A strained hamstring forced the Frenchwoman out of events in Stanford and Carlsbad last month. She returned to action at the Rogers Cup in Toronto last week and looked to be in great form when she dismissed Lauren Davis for the loss of only three games. But she had to retire against Magdalena Rybarikova in the third round: an abdominal injury had left her wincing in pain and unable to move freely. She appears to have recovered in time for the Western and Southern Open, but her body will be put to the test immediately by world number 25 Simona Halep.
Having struggled to win more than two matches in a row in the first quarter of the year, the young Romanian came to life during the clay court season. She qualified for Rome and beat Svetlana Kuznetsova, Agnieszka Radwanska, Jelena Jankovic and Robert Vinci on her way to the semi-finals there; a month later, she won the first WTA title of her career in Nürnberg. She followed up that success with another title, this time on grass in ’s-Hertogenbosch, and after Wimbledon she returned to clay and hoisted the trophy in Budapest.
Like Bartoli, Halep’s US Open preparations have been interrupted by injury, but many fans are keen to see if she can transfer her good form to hard courts. The initial signs are positive: after dropping the first set tie-break to Su-Wei Hsieh in the opening round in Cincinnati, Halep responded brilliantly to take the next two 6-1, 6-2.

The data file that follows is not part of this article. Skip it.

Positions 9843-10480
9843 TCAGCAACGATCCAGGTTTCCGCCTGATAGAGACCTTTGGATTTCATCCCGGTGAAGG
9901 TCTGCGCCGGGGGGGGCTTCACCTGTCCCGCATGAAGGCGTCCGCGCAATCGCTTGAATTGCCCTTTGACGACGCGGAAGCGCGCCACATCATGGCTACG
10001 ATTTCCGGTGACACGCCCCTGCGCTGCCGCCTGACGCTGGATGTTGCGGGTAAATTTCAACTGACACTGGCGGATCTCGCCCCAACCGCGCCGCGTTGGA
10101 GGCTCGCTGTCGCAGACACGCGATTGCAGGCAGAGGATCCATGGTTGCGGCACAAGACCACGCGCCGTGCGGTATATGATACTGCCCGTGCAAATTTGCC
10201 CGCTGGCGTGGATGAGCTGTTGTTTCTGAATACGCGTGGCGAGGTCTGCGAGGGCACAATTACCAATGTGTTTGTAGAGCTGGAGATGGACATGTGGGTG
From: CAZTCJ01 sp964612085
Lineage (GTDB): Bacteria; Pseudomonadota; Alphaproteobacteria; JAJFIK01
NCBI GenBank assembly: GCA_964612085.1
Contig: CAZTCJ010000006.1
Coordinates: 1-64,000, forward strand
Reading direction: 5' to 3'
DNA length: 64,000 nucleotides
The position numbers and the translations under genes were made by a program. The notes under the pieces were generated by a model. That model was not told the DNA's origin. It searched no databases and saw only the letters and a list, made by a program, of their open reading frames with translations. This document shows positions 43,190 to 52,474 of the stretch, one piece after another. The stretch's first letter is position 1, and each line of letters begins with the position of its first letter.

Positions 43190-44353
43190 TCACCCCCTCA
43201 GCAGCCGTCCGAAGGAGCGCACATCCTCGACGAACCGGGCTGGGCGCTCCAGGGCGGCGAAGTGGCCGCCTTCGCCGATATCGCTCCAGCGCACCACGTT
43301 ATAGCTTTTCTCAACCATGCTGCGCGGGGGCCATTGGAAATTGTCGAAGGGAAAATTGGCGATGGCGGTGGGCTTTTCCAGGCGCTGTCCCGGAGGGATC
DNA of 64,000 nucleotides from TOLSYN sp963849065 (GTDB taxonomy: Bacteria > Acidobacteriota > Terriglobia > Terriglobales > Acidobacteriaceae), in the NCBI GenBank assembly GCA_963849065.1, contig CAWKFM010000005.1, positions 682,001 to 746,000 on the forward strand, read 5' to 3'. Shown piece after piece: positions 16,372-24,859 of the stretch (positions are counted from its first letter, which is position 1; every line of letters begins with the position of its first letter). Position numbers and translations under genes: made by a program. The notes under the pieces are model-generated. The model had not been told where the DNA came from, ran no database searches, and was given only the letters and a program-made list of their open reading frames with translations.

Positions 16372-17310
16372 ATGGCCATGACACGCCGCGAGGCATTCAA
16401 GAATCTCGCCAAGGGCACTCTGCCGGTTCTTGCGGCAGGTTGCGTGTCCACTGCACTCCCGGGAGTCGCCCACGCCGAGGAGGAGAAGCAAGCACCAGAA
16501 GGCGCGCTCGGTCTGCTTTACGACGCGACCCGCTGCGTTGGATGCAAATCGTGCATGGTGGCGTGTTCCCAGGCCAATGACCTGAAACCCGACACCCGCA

Bartoli has won both of the pair’s previous encounters in straight sets, in Madrid in 2011 and in Miami last year. Famously idiosyncratic and headstrong, the eighth seed will focus solely on her own game as she attempts to reach the last 16. If she is fully fit, Bartoli will return Halep’s serve incredibly early and unleash her flat, double-handed groundstrokes with raw intent. It’s a modus operandi that, when it clicks, is almost unplayable.
But Halep has improved significantly in the last 12 months, and her recent hat-trick of titles will have given her immeasurable confidence. A determined counterpuncher who moves extremely well, she knows how to exploit opponents’ weaknesses and will look to keep Bartoli on the run throughout their second round clash. If the Wimbledon queen is still feeling the effects of her abdominal injury, she may go for too much in an attempt to shorten the points, in which case a steady, patient Halep could capitalise.
Bartoli is the favourite for this one, but it wouldn’t be a surprise if Halep takes another step on her seemingly inexorable march towards the top ten.
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